Aged just 13, Jane was hospitalised after a series of severe seizures – but as doctors didn’t know the cause of these, they couldn’t match her to the right medication to stop them.
Over the next eight weeks Jane was moved from her local hospital to Alder Hey, Liverpool’s specialist children’s hospital, where she had a muscle biopsy.
This led to her finally being diagnosed with Adult Onset Leigh Syndrome – a rare condition believed to affect around one in 100,000 people.
The symptoms can include seizures, memory loss, difficulty with speech, sudden muscle spasms and fatigue.
In Jane’s case, the condition caused encephalopathy, damage to the brain which was so severe she had to relearn to read and write.
Jane first heard of The Brain Charity in 2012 through a friend, and came along to the charity’s coffee mornings and confidence course.
The 31-year-old said: “That first coffee morning was such an eye opener in all the ways you could give help to people like me who had been abandoned by the other places.
“The Brain Charity was so welcoming, and it still is.
“After the confidence course I could go up to people and talk to them – it helped me so much.
“I have made a lot of friends, more than I thought I would. I have changed.
“Since becoming an adult, The Brain Charity has been the best support other than my family.”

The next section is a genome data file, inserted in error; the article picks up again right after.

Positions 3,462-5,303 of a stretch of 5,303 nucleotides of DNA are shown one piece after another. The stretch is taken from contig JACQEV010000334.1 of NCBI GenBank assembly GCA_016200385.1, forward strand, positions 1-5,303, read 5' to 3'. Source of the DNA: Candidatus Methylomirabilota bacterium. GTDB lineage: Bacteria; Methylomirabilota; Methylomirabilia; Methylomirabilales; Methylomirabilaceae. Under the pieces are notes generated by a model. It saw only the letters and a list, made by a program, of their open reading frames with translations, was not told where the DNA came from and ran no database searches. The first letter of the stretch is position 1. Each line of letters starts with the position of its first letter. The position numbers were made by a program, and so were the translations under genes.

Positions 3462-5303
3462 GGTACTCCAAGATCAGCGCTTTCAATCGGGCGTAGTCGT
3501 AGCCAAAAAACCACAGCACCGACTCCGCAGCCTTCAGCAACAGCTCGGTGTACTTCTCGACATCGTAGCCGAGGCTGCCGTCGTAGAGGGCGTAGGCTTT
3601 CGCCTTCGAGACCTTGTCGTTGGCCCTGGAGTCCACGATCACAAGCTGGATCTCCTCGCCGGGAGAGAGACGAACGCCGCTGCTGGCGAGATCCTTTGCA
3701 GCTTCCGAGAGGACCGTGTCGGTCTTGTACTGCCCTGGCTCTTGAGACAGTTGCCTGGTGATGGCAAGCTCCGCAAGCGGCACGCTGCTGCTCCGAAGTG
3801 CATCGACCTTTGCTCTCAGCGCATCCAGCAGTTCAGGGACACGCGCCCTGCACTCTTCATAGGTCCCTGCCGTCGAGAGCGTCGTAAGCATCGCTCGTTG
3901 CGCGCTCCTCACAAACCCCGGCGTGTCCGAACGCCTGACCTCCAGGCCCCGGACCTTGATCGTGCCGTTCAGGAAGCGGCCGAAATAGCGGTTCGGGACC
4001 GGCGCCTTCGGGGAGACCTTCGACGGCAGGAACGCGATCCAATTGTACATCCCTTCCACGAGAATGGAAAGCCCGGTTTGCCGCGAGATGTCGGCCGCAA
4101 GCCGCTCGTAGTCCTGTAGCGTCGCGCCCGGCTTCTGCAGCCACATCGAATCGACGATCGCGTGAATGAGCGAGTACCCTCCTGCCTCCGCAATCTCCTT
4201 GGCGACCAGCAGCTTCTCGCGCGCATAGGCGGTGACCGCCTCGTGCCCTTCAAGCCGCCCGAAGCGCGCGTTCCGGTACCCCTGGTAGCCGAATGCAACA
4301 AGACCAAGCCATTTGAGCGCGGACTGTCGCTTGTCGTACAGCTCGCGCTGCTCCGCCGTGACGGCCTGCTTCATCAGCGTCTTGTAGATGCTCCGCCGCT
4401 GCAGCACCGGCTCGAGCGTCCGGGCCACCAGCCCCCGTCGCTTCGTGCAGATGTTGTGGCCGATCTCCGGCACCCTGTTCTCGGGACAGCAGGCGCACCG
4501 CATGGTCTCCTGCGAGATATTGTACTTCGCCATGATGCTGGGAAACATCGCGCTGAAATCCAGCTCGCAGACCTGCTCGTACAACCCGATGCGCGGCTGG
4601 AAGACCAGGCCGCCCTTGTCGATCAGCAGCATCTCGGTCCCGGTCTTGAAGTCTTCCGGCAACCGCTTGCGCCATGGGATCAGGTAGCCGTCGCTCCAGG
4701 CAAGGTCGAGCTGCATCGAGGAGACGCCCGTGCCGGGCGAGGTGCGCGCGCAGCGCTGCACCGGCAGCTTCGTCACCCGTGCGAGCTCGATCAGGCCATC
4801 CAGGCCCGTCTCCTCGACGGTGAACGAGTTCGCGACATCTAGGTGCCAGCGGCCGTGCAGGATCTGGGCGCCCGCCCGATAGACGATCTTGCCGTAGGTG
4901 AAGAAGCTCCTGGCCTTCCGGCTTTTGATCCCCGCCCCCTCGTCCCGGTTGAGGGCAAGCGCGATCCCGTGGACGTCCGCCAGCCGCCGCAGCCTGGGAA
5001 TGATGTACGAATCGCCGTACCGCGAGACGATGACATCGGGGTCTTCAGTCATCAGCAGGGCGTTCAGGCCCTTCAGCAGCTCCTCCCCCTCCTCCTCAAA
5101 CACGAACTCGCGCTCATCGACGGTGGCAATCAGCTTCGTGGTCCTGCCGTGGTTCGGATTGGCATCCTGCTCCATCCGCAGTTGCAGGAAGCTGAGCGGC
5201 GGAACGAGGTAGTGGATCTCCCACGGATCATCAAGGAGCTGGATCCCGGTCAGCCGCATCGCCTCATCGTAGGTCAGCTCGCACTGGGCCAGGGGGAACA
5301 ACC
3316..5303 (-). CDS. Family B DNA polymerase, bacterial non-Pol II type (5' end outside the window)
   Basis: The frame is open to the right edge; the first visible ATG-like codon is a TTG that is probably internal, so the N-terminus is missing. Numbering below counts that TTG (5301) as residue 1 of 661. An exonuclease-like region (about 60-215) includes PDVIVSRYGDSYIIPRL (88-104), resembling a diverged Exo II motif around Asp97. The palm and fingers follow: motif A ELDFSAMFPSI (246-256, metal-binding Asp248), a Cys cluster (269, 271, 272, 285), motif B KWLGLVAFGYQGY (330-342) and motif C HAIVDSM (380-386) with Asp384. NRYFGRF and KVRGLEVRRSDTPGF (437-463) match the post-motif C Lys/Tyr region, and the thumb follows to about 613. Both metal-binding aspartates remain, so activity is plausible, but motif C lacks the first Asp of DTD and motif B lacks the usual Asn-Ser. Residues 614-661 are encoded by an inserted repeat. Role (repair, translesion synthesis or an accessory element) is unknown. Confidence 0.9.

Having seen the coffee morning grow over the years, Jane decided she wanted to give back and in 2016 started volunteering.
Jane has made the most of the digital activities The Brain Charity put online during the COVID-19 pandemic, attending the quiz, bingo and coffee mornings over Zoom with her parents and occasionally her Westie, Pickles.
Pre-lockdown, coffee mornings were attended by around 60 people but the new digital iteration has seen people sign in from as far afield as Cornwall, Newcastle and London.
Due to her Leigh Syndrome, Jane finds it hard to go outside, and said without The Brain Charity the last four months of lockdown would have been a struggle.
She said: “Without The Brain Charity, the last three or four months would have been a struggle.
“When we go out, we have to plan and go when there aren’t any crowds because that can cause a seizure and will wreck the outing.
“I rely on my dad, Al, to drive, so if he can’t get me there I can’t go.
“Zoom is easier for me, because when you’re face to face with a lot of people it can be overwhelming but when I’m sat in my dining room in my own surroundings, it’s just easier.
“Talking to people going through the same thing as me, I can hear how other people are doing and help them out as well.”